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A first-principles study of the martensitic instabilities in magnetic shape memory alloys

Published online by Cambridge University Press:  01 February 2011

Peter Entel
Affiliation:
peter.entel@uni-due.de, University of Duisburg-Essen, Duisburg Campus, Physics Department, Lotharstr. 1, Duisburg, 47048, Germany, +49-203-379-3330, +49-203-379-3665
Markus Ernst Gruner
Affiliation:
markus.gruner@uni-due.de, University of Duisburg-Essen, Physics Department, Lotharstr. 1, Duisburg, 47048, Germany
Alfred Hucht
Affiliation:
fred@thp.uni-duisburg.de, University of Duisburg-Essen, Physics Department, Lotharstr. 1, Duisburg, 47048, Germany
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Abstract

Among the magnetic shape memory Heusler alloys, Ni-Mn-Ga near stoichiometry displays the largest shape change in the martensitic 5M or 7M structure with a strain of the order of 10% in an external magnetic field of less than one Tesla. In addition, the alloys exhibit a sequence of intermediate martensites with the modulated structures usually appearing at c/a < 1 while the low-temperature nonmodulated tetragonal structures have c/a > 1. Typically, the martensitic phase changes are accompanied by a shift of a peak in the electronic density arising from the non-bonding Ni states, a reconstruction of the associated Fermi surface, and, in some cases, by pronounced phonon anomalies. These appear in the cubic high-temperature austenitic and premartensitic phases but also in the modulated phases. In addition, the modulated phases have highly mobile twins which can be rearranged under the action of an external magnetic field due to the high magnetic anisotropy, which builds up in martensite and which is at the origin of the magnetic shape memory effect. First-principles calculations confirm the overall scenario.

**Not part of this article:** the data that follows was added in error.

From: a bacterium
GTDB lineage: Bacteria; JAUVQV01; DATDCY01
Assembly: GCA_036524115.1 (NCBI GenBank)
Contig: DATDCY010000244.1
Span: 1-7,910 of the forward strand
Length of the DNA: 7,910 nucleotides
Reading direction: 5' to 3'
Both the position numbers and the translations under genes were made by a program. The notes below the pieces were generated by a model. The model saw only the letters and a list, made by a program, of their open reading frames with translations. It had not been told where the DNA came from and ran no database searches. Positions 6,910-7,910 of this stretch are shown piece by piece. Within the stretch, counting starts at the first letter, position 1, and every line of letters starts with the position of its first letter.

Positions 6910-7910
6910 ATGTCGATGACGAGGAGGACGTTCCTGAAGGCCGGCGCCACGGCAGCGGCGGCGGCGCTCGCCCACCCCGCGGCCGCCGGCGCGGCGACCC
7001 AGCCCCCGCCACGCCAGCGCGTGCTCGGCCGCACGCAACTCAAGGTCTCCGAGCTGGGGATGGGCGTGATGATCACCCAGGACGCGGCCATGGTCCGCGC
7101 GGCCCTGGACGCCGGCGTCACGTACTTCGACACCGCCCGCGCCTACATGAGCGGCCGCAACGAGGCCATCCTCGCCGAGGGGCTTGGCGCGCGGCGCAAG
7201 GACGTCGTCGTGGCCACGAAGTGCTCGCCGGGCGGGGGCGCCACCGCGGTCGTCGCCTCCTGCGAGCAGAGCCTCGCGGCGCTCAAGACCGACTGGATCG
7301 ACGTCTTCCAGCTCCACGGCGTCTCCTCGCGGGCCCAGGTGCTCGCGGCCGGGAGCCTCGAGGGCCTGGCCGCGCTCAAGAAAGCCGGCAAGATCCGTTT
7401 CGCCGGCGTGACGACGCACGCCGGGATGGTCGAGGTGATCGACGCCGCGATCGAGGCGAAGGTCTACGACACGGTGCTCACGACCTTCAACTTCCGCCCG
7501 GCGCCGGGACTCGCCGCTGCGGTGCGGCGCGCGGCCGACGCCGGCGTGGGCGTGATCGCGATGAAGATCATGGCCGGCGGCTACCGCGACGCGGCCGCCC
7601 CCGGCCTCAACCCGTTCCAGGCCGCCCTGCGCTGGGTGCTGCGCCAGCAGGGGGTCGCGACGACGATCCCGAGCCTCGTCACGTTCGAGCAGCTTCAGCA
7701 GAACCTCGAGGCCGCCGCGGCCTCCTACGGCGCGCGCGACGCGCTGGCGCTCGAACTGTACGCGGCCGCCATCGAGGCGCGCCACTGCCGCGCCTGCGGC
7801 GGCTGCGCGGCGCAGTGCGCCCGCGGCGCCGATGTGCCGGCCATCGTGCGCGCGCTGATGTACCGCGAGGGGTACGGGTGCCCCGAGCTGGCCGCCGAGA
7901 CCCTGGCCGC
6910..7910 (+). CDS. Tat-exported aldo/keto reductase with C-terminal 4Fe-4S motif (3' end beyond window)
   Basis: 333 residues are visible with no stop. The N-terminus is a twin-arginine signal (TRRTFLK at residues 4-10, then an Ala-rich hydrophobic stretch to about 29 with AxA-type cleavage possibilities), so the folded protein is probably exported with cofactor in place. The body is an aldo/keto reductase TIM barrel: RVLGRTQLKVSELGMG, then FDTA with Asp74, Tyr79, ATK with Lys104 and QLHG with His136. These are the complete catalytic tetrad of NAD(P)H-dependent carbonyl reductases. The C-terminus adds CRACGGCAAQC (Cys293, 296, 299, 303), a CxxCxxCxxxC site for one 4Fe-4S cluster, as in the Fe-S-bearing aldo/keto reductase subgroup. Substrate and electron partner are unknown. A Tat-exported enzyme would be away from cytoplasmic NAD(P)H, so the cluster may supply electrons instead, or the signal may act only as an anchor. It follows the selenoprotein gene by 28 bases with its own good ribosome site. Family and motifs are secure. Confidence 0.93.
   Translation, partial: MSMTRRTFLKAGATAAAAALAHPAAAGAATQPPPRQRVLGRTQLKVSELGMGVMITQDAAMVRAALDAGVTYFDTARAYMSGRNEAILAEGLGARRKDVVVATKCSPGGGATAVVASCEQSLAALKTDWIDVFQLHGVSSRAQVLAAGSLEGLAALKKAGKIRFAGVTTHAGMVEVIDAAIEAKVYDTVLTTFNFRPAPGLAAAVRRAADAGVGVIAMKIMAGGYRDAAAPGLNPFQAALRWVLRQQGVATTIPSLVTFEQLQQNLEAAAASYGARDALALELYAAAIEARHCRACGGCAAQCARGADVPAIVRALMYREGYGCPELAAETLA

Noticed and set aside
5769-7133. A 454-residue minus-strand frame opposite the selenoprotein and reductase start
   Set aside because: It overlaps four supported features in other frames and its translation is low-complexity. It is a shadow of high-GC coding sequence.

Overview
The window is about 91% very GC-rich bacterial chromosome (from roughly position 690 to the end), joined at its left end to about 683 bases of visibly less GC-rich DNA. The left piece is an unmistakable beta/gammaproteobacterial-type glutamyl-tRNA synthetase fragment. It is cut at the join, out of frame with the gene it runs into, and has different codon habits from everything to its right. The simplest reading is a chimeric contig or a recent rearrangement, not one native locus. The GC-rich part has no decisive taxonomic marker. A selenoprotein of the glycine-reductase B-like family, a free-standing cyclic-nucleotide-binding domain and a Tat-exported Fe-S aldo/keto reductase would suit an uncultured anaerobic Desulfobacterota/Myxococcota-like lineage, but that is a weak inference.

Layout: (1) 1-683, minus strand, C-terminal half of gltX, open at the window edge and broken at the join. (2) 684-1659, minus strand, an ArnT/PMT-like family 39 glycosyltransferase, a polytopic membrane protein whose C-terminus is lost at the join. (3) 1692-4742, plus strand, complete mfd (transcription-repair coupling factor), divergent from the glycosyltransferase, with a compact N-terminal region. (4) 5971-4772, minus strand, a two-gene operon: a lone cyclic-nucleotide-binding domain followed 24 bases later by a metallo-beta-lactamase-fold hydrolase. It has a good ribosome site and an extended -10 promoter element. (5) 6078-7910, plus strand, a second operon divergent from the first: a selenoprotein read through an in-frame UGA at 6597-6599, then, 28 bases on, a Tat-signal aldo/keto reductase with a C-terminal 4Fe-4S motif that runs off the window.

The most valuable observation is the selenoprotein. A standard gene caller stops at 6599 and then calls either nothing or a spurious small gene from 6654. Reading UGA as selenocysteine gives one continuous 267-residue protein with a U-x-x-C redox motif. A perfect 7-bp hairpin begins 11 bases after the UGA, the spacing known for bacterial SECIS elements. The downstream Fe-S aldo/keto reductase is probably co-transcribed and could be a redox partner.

Type
Research Article
Copyright
Copyright © Materials Research Society 2008

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